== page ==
If you have a new infant, you’re probably painfully aware that their sleeping habits are different from an adult’s. They are required to sleep significantly more than you (often almost 16 hours a day), but they don’t sleep the same hours you
do and they get to wake up many times in the middle of the night. This behavior is normal, but some babies can develop that can be very serious. Humans of all ages need sleep to grow and regenerate, and babies especially need their sleep to do this.
Infant Sleep Problems:
If your baby is waking up exceedingly often, that is another problem which is at work. Here are some issues to consider that you might even want to talk to the baby’s doctor about:
* Allergies to food or formula
* Airborne allergens
* Separation anxiety
* Pain caused by teething, gas, ear aches, or another health issue
* Discomfort caused by pajamas or blankets, or heat, cold, thirst, etc.
* Urinary track infection
* Gasto-esophageal reflux
A sleeping disorder may reeasonably occur if you found out that none of these options apply and your baby is still having trouble in sleeping. Sleep apnea, for example, is when breathing is frequently interrupted during sleep. It was found out by sleep labs that infants stop breathing for about 20 seconds when they suffer from sleep apnea. This can cause a baby to gasp, gag, or even turn blue.
There are three different types sleep disorder:
* Central Sleep Apnea: this happens when the brain doesn’t signal the muscles to tell them to breath. This is the most common apnea in babies.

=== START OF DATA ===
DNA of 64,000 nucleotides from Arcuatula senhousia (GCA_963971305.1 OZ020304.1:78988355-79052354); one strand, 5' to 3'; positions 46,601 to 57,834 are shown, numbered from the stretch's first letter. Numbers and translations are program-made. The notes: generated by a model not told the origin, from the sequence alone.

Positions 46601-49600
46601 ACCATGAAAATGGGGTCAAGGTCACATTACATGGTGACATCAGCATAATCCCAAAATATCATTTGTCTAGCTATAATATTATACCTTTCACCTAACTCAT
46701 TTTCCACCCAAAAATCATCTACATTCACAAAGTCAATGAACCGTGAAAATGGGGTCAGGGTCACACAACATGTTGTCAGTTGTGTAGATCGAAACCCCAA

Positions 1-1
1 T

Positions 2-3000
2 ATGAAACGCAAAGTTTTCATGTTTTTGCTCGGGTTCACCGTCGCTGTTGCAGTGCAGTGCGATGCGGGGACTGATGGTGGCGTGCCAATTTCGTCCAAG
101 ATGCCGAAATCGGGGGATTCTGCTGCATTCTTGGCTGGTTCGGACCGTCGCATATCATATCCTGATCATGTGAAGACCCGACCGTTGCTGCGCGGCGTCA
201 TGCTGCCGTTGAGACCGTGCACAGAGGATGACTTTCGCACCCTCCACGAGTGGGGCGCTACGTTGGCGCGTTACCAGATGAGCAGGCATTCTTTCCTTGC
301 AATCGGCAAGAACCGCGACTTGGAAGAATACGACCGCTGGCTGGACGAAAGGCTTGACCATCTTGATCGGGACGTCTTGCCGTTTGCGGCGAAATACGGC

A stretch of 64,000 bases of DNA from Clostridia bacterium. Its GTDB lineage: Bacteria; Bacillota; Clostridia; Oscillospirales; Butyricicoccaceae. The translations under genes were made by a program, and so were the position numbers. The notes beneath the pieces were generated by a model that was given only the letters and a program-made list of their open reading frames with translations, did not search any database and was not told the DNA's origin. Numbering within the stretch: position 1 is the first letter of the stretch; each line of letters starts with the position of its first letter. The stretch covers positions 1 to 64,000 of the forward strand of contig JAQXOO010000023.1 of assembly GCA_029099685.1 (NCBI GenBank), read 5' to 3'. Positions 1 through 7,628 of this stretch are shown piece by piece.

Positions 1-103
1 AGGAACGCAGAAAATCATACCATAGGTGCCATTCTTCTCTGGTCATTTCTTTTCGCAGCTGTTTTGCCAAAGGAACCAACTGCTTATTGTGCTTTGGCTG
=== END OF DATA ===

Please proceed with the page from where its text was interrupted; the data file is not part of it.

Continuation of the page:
* Obstructive Sleep Apnea: this happens when blockage occurs in the breathing pathways.
* Mixed Sleep Apnea is a mixture between the two other types.
No one is completely sure what causes, but it’s most likely that the central nervous system causes the problem because it is immature. Some other possibilities are problems with the heart or blood vessels, birth defects, infections, bleeding in the
brain, respiratory disease, gastrointestinal problems, chemical imbalances, and exposure to drugs or poisons.
Periodic breathing, on the other hand, is normal for infants under 6 months of age. A child possibly could breathe quickly for a short period, then stop breathing for about 15 seconds, then resume breathing normally. Doctors can distinguish whether a baby has sleep apnea or periodic breathing by measuring the oxygen in the baby’s blood, monitoring the breathing and heart rate, and maybe taking an X-ray. A doctor can even take a polysomnogram to monitor different aspects of the baby’s sleep.
t’s very important that a parent recognizes the signs of in infants and takes care of serious disorders right away. Infant sleep apnea, for example, can be fatal if an infant’s oxygen levels or its heart rate gets too low. Even if an infant survives a terrible episode of sleep apnea, one clear life-threatening event (also referred to as ALTE) has been found to cause long-term complications and increases the risk of surprising
death. fortunately, sleep apnea is treatable, so if you’re concerned about how your baby is breathing during the night, do not hesitate to talk to your doctor.